This Week in Restoring Family Links News 05/09/2015 - 05/15/2015

Do you follow @intlfamilylinks (Restoring Family Links’ account) on Twitter? See an interesting article but just don’t have the time to read it? “This Week in RFL News” is a weekly blog segment that highlights and summarizes some of the news items posted by RFL’s twitter.

Migrants rest inside a shelter after being rescued from boats at Lhoksukon in Indonesia's Aceh Province (Roni Bintang/Reuters)

Migrants rest inside a shelter after being rescued from boats at Lhoksukon in Indonesia's Aceh Province (Roni Bintang/Reuters)

Rohingya Migration Crisis: This week, the plight of over 1,000 refugees seeking asylum in Thailand, Malaysia, and Indonesia came to the forefront in the news. The refugees are reported by officials as being a mix of Bangladeshis and ethnic Rohingya, a persecuted and stateless minority living in western Myanmar and eastern Bangladesh. These men, women, and children flee persecution and poverty, making the long and often dangerous journey by wooden boat through the Andaman Sea.

The three nations where people have sought asylum have all attempted to push the refugees back to the sea, saying they have done enough to help the persecuted minority and that they have to do more to protect their borders. Many organizations, including Human Rights Watch, have called on these nations to end these pushbacks and provide the asylum seekers with the protection and aid that they desperately need. While thousands have attempted to make it to shore, it is feared that thousands more remain stranded in rickety boats with nowhere to go. International law continues to debate how to best address the needs of stateless persons, and whether these persons can be recognized under current refugee law.

Darrin Zammit Lupi/Files/Courtesy Reuters

Darrin Zammit Lupi/Files/Courtesy Reuters

Migration in Europe: As the European Union continues to see an increase in migration across the Mediterranean, several proposals have been put forward to address the humanitarian crisis. One would address the uneven burden of meeting the needs of the migrants. As the majority of migrants cross from Libya, Italy has struggled to meet their protection needs. The proposal would distribute 20,000 migrants a year among EU nations based on the country’s current population and capacity for providing protection to asylum seekers. This proposal has been promoted by Germany, whereas other nations that would receive a large percentage of the 20,000, such as the UK, have rejected this solution. Another proposed solution involves using military force against smugglers; however, many immigration advocates have warned that such actions could further endanger the lives of migrants. The Red Cross has urged for a humanitarian approach to addressing the crisis.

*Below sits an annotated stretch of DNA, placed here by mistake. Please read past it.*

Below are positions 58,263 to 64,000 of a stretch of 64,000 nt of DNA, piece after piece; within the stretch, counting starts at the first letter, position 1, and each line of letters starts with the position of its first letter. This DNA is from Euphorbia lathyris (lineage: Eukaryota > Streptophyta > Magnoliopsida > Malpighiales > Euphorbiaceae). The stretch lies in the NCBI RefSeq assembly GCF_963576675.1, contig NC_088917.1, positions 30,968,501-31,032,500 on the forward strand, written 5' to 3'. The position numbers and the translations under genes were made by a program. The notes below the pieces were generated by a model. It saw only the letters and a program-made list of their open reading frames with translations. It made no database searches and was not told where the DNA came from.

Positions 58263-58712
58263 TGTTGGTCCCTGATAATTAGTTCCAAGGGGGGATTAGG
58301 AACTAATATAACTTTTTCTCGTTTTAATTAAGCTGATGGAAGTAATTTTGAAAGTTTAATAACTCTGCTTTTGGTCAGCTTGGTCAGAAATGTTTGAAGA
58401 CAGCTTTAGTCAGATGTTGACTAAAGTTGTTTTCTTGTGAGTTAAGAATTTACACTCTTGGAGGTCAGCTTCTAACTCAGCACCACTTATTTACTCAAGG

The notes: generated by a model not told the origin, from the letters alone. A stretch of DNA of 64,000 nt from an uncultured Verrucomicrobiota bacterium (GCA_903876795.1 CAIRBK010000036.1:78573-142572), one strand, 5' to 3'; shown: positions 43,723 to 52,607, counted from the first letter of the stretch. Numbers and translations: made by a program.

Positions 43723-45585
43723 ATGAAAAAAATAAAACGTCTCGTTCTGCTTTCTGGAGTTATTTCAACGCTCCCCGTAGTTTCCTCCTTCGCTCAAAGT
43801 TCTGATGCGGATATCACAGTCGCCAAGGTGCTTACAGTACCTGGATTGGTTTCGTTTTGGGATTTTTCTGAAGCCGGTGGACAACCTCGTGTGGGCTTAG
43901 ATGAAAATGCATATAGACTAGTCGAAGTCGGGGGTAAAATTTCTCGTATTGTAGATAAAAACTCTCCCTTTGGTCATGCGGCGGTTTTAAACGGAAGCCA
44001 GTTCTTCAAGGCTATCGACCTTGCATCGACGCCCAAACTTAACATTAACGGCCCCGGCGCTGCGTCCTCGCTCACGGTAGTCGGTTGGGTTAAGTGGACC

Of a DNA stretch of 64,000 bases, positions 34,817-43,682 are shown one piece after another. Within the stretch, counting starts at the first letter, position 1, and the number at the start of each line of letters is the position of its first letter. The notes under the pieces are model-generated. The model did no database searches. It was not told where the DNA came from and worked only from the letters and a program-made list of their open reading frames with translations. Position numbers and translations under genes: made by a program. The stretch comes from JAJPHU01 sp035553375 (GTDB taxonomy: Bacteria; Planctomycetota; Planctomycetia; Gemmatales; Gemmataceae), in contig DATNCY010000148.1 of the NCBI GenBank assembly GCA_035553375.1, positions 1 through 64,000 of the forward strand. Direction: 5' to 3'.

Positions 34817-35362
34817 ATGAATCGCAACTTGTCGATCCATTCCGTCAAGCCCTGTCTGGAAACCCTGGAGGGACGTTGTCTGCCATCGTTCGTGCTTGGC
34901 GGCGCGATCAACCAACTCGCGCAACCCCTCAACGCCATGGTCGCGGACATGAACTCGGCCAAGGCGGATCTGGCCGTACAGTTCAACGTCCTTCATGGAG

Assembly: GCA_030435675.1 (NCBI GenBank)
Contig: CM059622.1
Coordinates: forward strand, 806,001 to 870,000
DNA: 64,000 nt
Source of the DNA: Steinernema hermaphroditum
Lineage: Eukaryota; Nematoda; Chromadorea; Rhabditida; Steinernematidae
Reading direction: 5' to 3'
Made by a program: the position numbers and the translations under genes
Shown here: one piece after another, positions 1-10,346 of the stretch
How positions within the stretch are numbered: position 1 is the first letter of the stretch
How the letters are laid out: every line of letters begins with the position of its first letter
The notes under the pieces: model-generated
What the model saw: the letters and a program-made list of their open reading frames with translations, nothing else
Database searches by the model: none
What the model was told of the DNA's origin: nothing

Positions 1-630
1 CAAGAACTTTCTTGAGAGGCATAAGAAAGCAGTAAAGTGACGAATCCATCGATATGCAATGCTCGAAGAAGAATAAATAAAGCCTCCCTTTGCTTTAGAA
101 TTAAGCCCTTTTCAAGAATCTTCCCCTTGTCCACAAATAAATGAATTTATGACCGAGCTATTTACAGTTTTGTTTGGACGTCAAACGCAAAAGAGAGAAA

Nepal military personnel and earthquake survivors search for belongings in collapsed houses in Sankhu, on the outskirts of Kathmandu (Athit Perawongmetha/Reuters)

Nepal military personnel and earthquake survivors search for belongings in collapsed houses in Sankhu, on the outskirts of Kathmandu (Athit Perawongmetha/Reuters)

Nepal Update: On April 25, a 7.8 magnitude earthquake struck 48 miles NW of Kathmandu, Nepal, affecting an estimated 8 million people across 39 districts in Nepal’s West and Central Regions.  The earthquake resulted in more than 8,300 deaths, injured 17,800 people, and damaged or destroyed more than 500,000 houses.  Initial U.N. assessments have found that more than 90 percent of houses were destroyed in Sindhupalchok and Gorkha districts.